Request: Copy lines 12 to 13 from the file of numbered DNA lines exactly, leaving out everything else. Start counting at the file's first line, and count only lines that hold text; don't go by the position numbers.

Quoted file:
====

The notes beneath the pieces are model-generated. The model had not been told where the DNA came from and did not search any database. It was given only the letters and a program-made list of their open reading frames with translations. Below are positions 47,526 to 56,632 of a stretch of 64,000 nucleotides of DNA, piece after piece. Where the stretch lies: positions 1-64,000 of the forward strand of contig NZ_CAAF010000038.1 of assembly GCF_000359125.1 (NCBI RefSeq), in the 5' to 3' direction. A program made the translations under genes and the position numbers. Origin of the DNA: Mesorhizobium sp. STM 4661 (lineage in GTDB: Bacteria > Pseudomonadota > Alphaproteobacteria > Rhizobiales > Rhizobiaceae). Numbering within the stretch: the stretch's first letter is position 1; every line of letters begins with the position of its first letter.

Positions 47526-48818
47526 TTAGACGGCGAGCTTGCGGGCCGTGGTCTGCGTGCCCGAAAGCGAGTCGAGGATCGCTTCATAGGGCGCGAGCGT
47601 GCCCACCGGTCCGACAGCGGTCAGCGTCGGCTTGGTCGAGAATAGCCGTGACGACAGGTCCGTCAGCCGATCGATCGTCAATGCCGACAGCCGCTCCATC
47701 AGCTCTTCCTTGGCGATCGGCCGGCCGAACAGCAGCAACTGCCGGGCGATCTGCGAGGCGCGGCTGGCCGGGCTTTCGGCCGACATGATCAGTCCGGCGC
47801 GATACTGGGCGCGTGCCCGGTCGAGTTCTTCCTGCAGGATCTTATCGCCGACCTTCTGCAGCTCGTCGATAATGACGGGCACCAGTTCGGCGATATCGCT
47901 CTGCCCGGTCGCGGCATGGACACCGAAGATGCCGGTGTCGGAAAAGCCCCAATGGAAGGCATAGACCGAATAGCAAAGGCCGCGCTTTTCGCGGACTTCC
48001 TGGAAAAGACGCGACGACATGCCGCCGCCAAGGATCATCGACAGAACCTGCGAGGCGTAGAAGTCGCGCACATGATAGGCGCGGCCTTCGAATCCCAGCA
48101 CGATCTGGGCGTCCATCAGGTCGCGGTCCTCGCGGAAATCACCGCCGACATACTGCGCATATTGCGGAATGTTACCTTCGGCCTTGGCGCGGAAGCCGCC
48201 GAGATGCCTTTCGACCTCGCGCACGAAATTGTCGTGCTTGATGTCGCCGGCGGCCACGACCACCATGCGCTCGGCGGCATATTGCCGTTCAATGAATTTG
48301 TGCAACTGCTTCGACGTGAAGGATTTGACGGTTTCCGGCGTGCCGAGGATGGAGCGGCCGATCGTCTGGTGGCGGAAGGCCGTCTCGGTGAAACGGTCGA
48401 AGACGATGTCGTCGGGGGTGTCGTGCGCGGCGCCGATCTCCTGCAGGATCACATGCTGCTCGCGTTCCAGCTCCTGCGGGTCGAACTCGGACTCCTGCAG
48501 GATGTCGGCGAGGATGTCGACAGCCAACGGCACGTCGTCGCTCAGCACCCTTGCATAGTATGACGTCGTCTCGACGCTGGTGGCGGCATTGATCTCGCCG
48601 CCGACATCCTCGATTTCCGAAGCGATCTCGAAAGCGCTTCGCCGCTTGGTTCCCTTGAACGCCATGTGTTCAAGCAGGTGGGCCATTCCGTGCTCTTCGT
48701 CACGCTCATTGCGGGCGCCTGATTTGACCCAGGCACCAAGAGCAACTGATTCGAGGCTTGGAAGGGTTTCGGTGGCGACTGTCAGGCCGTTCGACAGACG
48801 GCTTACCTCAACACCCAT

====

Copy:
48401 AGACGATGTCGTCGGGGGTGTCGTGCGCGGCGCCGATCTCCTGCAGGATCACATGCTGCTCGCGTTCCAGCTCCTGCGGGTCGAACTCGGACTCCTGCAG
48501 GATGTCGGCGAGGATGTCGACAGCCAACGGCACGTCGTCGCTCAGCACCCTTGCATAGTATGACGTCGTCTCGACGCTGGTGGCGGCATTGATCTCGCCG